Not just for San Esteban day, serve these cannelloni any time.

Cannelloni, Catalan Style
Canelones al Estilo Catalan

Packaged Spanish or Catalan canelones are flat sheets (placas) of dry pasta, somewhat like lasagne. Two well-known brands are El Pavo and Gallo. After cooking (or soaking, in the case of pre-cooked pasta), the sheets are rolled around the filling. (If using ready-made cannelloni tubes, do not cook them before filling.)

The cannelloni can be filled and rolled and the béchamel sauce prepared in advance. Place the filled cannelloni in the oven dish with sauce, without adding the grated cheese, and refrigerate. Bring to room temperature before adding cheese and baking the pasta.

Restaurant versions of Catalan canelones often are finished with shaved black truffles. I had no truffles, but studded the sauce with cloves of black garlic. 

Should you have more of the meat-chicken filling than you need to fill the cannelloni, spread it on toast, add a pickled onion and call it pâté.

Serves 4 to 6.

3 tablespoons olive oil
1 cup finely chopped onion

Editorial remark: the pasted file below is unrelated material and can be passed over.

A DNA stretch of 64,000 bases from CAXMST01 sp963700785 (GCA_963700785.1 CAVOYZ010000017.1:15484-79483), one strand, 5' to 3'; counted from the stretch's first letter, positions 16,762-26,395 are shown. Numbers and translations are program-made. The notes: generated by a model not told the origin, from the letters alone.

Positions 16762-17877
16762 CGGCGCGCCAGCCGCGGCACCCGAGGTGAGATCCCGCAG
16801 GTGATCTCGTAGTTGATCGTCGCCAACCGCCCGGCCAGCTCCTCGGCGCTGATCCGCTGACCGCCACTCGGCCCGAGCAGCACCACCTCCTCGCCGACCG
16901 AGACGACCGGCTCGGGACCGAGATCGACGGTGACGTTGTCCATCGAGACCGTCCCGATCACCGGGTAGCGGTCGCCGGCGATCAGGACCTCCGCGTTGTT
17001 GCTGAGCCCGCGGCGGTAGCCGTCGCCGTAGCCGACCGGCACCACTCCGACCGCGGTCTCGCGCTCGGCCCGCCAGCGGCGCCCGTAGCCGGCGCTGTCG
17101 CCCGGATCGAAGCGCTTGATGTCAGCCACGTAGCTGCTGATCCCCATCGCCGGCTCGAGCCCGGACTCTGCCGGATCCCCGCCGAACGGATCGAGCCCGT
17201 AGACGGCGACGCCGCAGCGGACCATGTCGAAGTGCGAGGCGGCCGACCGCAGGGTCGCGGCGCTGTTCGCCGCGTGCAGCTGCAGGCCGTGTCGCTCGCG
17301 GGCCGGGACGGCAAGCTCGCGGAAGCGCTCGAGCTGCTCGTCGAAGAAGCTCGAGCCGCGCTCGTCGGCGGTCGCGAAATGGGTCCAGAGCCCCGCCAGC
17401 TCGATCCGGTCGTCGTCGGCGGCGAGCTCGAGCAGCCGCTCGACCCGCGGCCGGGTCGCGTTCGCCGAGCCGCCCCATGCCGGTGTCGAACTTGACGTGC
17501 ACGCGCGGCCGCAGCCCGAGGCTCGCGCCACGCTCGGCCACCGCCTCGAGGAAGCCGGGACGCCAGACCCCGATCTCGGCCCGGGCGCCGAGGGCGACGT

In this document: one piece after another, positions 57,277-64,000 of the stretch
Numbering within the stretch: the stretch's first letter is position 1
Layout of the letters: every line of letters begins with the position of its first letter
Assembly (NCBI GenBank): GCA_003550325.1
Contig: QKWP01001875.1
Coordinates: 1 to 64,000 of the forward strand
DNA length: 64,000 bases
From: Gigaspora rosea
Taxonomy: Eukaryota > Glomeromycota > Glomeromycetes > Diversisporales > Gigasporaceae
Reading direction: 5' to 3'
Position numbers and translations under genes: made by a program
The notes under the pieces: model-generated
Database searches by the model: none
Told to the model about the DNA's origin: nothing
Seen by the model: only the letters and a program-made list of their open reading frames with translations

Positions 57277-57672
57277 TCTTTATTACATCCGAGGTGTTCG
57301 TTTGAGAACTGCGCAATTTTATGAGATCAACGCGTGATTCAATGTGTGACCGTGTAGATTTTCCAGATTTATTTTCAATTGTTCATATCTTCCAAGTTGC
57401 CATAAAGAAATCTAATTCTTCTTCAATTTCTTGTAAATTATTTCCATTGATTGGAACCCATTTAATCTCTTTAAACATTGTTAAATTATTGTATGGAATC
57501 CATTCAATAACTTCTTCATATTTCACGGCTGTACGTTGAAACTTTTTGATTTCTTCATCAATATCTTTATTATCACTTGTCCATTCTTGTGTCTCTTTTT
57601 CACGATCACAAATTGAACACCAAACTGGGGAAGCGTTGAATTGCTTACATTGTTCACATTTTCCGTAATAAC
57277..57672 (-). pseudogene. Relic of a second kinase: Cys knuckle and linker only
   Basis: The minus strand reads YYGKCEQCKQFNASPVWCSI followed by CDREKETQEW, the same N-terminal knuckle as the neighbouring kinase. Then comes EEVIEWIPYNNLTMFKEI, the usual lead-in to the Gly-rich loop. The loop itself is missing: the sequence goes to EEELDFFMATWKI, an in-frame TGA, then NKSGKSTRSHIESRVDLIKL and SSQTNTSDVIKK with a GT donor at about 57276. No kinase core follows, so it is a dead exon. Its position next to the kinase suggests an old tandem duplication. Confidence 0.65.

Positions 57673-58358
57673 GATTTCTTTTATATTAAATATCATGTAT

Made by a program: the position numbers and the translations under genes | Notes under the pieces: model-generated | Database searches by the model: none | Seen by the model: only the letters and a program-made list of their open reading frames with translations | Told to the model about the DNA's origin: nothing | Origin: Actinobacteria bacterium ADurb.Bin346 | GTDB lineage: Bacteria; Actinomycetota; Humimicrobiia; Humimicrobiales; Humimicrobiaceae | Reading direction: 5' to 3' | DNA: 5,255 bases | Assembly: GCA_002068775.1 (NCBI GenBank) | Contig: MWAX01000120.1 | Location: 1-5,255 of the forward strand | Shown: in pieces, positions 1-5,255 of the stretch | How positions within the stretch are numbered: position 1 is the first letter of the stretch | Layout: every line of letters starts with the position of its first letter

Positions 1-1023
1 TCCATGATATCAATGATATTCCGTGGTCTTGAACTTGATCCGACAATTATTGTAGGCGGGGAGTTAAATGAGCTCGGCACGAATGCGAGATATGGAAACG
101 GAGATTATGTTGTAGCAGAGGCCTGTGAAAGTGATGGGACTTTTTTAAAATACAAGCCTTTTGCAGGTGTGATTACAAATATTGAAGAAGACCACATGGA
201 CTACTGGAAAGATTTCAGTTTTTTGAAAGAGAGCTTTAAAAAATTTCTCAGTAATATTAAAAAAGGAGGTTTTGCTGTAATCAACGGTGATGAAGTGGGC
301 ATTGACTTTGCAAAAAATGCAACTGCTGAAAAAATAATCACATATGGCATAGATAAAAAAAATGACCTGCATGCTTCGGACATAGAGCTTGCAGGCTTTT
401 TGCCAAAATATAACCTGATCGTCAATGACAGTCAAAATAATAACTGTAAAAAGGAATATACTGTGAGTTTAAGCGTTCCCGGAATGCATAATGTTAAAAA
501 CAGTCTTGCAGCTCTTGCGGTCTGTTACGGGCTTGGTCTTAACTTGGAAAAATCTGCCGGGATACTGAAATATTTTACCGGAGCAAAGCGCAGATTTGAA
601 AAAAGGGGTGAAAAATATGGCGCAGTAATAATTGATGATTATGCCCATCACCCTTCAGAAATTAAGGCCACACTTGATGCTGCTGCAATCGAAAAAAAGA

2 cloves garlic, chopped
6 ounces ground pork
6 ounces ground veal
6 ounces chicken breast, diced
2 chicken livers, cut in pieces
Freshly ground black pepper
3 tablespoons brandy or medium Sherry
Tomato sauce
2 tablespoons chopped parsley
¼ - ½ cup chicken stock

Packet of dry cannelloni pasta (20 sheets or tubes)

Béchamel sauce (recipe follows)
3 ounces grated cheese
Truffles (optional)
Pimentón (paprika), optional

Veal, pork and chicken cooks with brandy.
Heat the oil in a skillet and sauté the onion and garlic on medium heat until softened, 3 minutes. Add the pork and veal and continue sautéing 5 minutes. Add the diced chicken and sauté 5 minutes. Add the liver and sauté 5 minutes. Season with salt and pepper. Add the brandy and cook 3 minutes more. Stir in the parsley and 1 tablespoon of tomato sauce.

Grind this mixture in a food processor. Place in a bowl and add chicken stock a few tablespoons at a time to make a smooth mixture that is moist, but stiff enough to be shaped into logs. 

Cook squares of pasta, skim out and place on kitchen towel.